The work created traffic jams leading up to the bridge on Monday, with some motorists waiting more than an hour to get into Clinton from Clinch Avenue.
The bridge has been partially open to traffic since Oct. 12, but some of the lanes on the south side of the span have remained closed to traffic as workers built sidewalks, bike lanes and a center dividing lane.
Lynn Murphy, the city of Clinton’s liaison to the Tennessee Department of Transportation on the bridge replacement project, said Monday that the TDOT contractor and an asphalt subcontractor had begun asphalt paving operations to complete the full-width of the bridge, and that work would continue through Wednesday.
“Once asphalt is finished, pavement-marking crews and traffic-signal techs are on stand-by to move in and do the finishing touches,” he said.
“Asphalt is being installed on the approaches on each end of the new bridge (no asphalt on the bridge deck),” he said.
“Once asphalt paving is complete, pavement markings will be installed, opening the full-width of the bridge and creating five northbound lanes, two southbound lanes, a center dividing buffer lane, and bike lanes in each direction,” he said.
He added that the bridge contractor has hired “off-duty law enforcement [officers] to direct traffic during this operation, particularly at the traffic signals at the SR 9 [Clinch Avenue] and SR 61 [Charles G. Seivers Boulevard]” intersections.
Murphy had said in mid-November that the contractor planned to have all lanes open by mid-December.
Work has already begun on removal of the historic Green Bridge, which the new bridge has replaced.
There has been no official word yet on when the main overhead structure of the bridge will be taken down.
The old bridge has been a Clinton landmark since it opened in 1938.
Workers have already begun removing the concrete deck of the old bridge.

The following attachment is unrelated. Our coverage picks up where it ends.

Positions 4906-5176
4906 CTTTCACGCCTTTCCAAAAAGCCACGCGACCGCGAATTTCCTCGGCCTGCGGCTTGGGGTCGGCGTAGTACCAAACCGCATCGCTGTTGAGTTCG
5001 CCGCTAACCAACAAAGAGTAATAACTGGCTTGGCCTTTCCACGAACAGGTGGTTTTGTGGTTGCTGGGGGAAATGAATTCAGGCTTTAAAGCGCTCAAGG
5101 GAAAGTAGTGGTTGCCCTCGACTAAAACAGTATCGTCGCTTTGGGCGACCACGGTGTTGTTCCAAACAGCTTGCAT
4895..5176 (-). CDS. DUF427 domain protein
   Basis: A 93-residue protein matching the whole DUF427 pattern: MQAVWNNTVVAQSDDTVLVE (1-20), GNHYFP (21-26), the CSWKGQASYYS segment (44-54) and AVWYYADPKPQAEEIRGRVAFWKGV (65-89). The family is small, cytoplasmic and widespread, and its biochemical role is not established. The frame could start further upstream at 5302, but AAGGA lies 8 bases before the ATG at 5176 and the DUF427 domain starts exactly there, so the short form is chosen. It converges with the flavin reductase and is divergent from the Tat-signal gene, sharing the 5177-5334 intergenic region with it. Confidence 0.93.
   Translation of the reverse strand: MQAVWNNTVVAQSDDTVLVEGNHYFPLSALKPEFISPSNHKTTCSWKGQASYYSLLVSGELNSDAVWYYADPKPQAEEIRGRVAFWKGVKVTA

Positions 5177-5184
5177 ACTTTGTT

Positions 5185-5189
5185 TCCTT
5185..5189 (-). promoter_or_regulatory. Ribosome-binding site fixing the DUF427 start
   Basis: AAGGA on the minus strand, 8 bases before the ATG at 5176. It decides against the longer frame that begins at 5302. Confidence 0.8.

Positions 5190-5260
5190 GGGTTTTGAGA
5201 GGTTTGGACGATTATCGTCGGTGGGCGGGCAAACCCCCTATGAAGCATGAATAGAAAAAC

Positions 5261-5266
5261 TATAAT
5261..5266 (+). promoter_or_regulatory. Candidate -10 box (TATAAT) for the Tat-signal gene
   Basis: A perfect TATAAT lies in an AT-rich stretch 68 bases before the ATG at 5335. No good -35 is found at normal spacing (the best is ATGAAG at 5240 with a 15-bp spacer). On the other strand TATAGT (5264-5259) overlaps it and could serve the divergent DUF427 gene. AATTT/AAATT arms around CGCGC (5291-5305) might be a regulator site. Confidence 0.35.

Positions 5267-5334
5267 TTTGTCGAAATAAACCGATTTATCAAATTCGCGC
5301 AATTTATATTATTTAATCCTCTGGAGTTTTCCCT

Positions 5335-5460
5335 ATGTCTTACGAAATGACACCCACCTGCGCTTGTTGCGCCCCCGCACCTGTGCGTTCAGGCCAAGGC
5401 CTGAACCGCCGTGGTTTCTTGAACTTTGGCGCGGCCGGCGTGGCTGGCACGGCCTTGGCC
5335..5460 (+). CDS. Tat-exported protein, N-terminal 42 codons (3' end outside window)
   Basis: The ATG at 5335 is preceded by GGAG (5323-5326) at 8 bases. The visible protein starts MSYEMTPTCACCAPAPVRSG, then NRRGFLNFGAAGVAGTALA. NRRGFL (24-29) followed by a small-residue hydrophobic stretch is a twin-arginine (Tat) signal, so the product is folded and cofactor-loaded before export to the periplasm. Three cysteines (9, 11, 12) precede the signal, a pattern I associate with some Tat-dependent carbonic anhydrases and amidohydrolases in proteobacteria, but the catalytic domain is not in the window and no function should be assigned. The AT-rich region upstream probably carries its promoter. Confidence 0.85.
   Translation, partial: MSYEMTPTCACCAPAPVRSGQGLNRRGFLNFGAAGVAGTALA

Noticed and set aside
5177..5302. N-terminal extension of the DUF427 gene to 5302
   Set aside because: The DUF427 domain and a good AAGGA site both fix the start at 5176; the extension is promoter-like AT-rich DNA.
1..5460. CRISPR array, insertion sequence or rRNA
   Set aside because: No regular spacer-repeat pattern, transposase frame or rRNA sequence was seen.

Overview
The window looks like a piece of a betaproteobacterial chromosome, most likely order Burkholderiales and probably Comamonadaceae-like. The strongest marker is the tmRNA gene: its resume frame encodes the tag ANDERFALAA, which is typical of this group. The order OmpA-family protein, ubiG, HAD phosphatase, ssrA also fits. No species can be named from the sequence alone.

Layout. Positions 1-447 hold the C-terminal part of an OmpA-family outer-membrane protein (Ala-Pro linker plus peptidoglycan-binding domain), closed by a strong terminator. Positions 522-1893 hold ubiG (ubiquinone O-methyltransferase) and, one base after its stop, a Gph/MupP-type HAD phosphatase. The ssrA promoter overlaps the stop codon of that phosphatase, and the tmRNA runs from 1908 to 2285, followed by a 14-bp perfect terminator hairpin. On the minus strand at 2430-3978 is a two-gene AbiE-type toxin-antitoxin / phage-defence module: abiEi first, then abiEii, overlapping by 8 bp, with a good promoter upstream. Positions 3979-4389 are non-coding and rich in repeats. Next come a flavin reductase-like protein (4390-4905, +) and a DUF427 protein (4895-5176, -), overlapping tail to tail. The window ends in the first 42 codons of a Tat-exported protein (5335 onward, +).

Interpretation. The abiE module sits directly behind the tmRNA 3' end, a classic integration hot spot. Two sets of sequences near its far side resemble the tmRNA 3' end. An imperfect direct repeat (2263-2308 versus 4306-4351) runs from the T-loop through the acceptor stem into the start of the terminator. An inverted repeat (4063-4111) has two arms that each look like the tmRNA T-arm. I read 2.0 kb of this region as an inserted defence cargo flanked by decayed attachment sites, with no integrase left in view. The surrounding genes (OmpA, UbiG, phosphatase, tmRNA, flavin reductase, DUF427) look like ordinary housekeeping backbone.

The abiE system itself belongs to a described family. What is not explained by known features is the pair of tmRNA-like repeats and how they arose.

“Once all concrete is removed, steel removal begins,” Murphy said earlier. “Large sections of steel will be cut free using handheld oxygen-acetylene cutting torches. A barge-mounted crane will hoist the large sections, then lower them to an empty barge.
“Here, the larger sections will be cut into smaller pieces, and then transferred to trucks for removal.
“The large beams will be retained for future use, and the smaller pieces will be recycled as scrap iron,” Murphy said. “All steel belongs to [bridge contractor Blalock Construction], by contract.
“When all the bridge steel is removed, the two concrete piers will be removed from the river by sawing them off a few feet above the water surface level. The remaining concrete pier sections in the water will be drilled vertically and then broken apart using low-level explosive charges. Once detonated, any concrete and reinforcement steel in the water will be removed using a clamshell bucket attached to a crane cable.”
Work on the new bridge began in September 2018. Contractor for the $27.6 million dollar project is Charles Blalock and Sons, Inc. of Sevierville.
According to the state Transportation Department, the “existing steel truss bridge was replaced by a webbed-steel girder [bridge] utilizing drilled shaft foundations.”
Drivers will benefit from new traffic signals, improved signage and striping, and raised pavement markers that were included in the project, a TDOT official said.
The traffic lanes were widened to 11 feet from the nine-foot width of the old bridge lanes, and two six-foot-wide bike lanes were added.